Transformational leadership has been shown to be particularly effective in turbulent and uncertain environments, such as those found in today’s healthcare organizations.3 Although not every organization will achieve Magnet status, nurses at all organizations can learn how to use the principles of transformational leadership to support a professional practice environment that results in outstanding patient care.
What it looks like
How to earn continuing education
THIS COURSE IS 1 CONTACT HOUR
1.
Read the Continuing Education article.
2.
Go online to Nurse.com/CE to take the test for $12. If you are an Unlimited CE subscriber, you can take this test at no additional charge. You can sign up for an Unlimited CE membership at Nurse.com/UnlimitedCE for $49.95 per year.
3.
If the course you have chosen to take includes a clinical vignette, you will be asked to review the vignette and answer 3 or 4 questions. You must answer all questions correctly to proceed. If you answer a question incorrectly, we will provide a clue to the correct answer.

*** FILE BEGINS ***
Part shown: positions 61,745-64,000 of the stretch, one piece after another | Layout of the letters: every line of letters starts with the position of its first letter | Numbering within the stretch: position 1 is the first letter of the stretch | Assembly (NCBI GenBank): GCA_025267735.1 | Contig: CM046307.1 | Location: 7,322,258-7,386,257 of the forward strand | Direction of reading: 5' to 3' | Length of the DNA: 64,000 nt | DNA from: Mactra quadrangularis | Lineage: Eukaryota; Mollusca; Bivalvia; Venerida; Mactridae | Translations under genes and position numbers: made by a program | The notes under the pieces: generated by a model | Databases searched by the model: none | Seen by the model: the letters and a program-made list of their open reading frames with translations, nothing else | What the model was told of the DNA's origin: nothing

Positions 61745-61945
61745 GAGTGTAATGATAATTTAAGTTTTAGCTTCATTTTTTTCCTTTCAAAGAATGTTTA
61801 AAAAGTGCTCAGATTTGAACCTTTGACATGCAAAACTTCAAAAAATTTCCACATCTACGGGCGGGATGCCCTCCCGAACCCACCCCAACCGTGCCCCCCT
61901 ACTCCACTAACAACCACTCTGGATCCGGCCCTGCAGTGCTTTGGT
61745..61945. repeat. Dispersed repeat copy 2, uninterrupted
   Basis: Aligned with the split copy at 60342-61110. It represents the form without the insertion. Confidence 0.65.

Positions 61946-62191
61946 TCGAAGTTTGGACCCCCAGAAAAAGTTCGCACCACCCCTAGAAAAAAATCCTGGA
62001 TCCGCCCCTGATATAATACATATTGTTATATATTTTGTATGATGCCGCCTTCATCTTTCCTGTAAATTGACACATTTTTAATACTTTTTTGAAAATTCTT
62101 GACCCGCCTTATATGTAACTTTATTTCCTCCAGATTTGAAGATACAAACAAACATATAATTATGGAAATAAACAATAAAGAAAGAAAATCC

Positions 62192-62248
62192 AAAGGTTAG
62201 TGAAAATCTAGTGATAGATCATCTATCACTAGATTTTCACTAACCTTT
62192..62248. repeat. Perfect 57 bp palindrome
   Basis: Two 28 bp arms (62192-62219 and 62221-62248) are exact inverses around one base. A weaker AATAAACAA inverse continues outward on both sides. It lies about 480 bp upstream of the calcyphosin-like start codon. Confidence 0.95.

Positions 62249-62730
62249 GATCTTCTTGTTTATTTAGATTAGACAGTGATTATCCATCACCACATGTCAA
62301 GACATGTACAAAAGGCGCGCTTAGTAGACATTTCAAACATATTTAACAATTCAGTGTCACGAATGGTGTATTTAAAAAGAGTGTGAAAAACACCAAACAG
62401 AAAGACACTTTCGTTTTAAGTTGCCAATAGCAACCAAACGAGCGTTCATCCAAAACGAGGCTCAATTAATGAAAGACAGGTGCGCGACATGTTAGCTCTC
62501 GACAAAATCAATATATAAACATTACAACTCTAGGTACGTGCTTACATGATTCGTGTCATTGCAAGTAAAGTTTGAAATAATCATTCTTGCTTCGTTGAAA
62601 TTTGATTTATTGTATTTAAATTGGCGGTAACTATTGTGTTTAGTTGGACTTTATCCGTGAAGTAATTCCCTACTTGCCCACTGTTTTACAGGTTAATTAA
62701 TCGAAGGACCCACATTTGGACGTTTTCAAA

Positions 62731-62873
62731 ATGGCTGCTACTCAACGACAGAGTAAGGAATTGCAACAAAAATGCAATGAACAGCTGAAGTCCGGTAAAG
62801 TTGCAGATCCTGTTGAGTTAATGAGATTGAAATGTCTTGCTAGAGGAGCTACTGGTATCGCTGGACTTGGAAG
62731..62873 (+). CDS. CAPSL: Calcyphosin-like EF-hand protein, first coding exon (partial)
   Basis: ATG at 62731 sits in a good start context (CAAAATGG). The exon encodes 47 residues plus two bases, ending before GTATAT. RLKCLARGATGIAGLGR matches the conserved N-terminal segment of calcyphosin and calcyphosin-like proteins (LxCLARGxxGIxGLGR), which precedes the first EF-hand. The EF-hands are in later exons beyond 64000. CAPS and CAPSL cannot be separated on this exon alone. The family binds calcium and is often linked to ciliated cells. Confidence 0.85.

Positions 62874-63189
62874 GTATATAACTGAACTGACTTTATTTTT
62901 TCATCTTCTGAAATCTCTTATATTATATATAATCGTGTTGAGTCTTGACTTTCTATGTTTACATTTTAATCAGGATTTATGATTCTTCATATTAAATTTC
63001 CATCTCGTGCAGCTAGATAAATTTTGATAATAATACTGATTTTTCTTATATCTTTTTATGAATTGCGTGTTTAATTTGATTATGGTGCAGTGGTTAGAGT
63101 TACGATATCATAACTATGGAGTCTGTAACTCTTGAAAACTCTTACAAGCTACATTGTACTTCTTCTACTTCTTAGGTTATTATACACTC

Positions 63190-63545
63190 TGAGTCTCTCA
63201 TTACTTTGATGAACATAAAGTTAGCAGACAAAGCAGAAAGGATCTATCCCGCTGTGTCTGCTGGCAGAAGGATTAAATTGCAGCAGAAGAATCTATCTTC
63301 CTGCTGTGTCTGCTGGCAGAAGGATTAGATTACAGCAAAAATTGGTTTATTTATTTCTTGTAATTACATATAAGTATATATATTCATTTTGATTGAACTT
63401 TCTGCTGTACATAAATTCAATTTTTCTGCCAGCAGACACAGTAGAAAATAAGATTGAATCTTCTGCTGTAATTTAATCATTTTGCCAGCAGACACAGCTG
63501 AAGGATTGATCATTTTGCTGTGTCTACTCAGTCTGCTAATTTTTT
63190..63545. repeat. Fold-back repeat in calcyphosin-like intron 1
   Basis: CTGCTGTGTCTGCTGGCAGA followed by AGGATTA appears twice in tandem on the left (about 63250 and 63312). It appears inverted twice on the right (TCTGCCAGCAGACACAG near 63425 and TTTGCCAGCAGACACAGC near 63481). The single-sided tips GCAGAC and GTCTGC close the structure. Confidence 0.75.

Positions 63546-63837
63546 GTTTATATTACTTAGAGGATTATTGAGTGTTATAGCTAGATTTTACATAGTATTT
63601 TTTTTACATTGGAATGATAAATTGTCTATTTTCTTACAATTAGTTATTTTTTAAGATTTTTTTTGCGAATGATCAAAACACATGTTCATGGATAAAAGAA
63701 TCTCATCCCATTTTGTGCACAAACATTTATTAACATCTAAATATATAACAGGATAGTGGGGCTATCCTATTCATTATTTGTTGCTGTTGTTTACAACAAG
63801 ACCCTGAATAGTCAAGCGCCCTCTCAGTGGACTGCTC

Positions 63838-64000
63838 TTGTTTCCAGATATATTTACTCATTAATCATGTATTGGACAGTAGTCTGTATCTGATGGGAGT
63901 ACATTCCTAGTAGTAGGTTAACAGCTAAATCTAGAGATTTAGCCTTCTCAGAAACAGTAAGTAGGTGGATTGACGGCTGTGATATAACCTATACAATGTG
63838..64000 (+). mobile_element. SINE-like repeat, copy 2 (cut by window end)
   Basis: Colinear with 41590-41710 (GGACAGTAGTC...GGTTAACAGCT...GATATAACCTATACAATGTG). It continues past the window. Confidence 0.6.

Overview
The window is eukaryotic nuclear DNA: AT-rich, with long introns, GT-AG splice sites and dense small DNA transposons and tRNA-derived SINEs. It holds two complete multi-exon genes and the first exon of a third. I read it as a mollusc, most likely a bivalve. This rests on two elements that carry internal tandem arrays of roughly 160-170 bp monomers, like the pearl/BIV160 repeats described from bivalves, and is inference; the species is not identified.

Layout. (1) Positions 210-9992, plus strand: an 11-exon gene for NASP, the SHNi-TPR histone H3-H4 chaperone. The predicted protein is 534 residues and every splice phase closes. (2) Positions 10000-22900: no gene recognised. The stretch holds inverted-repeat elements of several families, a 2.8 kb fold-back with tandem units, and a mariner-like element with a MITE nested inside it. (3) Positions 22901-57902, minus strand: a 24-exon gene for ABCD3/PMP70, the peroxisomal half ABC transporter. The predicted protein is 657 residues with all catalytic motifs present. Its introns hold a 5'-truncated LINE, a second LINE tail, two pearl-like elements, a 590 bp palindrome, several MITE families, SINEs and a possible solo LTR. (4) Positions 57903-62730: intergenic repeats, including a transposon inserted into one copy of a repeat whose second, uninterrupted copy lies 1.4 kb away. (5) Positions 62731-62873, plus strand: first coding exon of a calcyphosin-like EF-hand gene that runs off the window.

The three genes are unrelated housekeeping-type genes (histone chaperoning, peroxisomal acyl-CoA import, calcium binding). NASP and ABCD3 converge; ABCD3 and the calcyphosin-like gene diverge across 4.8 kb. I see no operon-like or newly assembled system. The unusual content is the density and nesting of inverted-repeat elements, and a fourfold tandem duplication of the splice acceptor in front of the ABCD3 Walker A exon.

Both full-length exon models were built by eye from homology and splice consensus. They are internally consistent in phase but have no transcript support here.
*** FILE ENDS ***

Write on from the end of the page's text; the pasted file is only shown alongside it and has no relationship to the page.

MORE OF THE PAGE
4.
Once you successfully complete the short test associated with the clinical vignette (if there is one), proceed to the course posttest. To earn contact hours, you must achieve a score of 75%. You may retake the test as many times as necessary to pass the test.
5.
All users must complete the evaluation process to complete the course. You will be able to view a certificate on screen and print or save it for your records.
In support of improving patient care, OnCourse Learning is jointly accredited by the Accreditation Council for Continuing Medical Education (ACCME), the Accreditation Council for Pharmacy Education (ACPE), and the American Nurses Credentialing Center (ANCC), to provide continuing education for the healthcare team.

OnCourse Learning is also an approved provider by the Florida Board of Nursing, the District of Columbia Board of Nursing, and the South Carolina Board of Nursing (provider # 50-1489). OnCourse Learning’s continuing education courses are accepted by the Georgia Board of Nursing. OnCourse Learning is approved by the California Board of Registered Nursing, provider #CEP16588.
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Stressing transactions
At the same time that Burns published the theory of transformational leadership, he described a leadership style called transactional leadership. Transactional leadership is based on an understanding between a manager and subordinates; the transaction consists of an acceptable salary, benefits, and working conditions in exchange for job performance.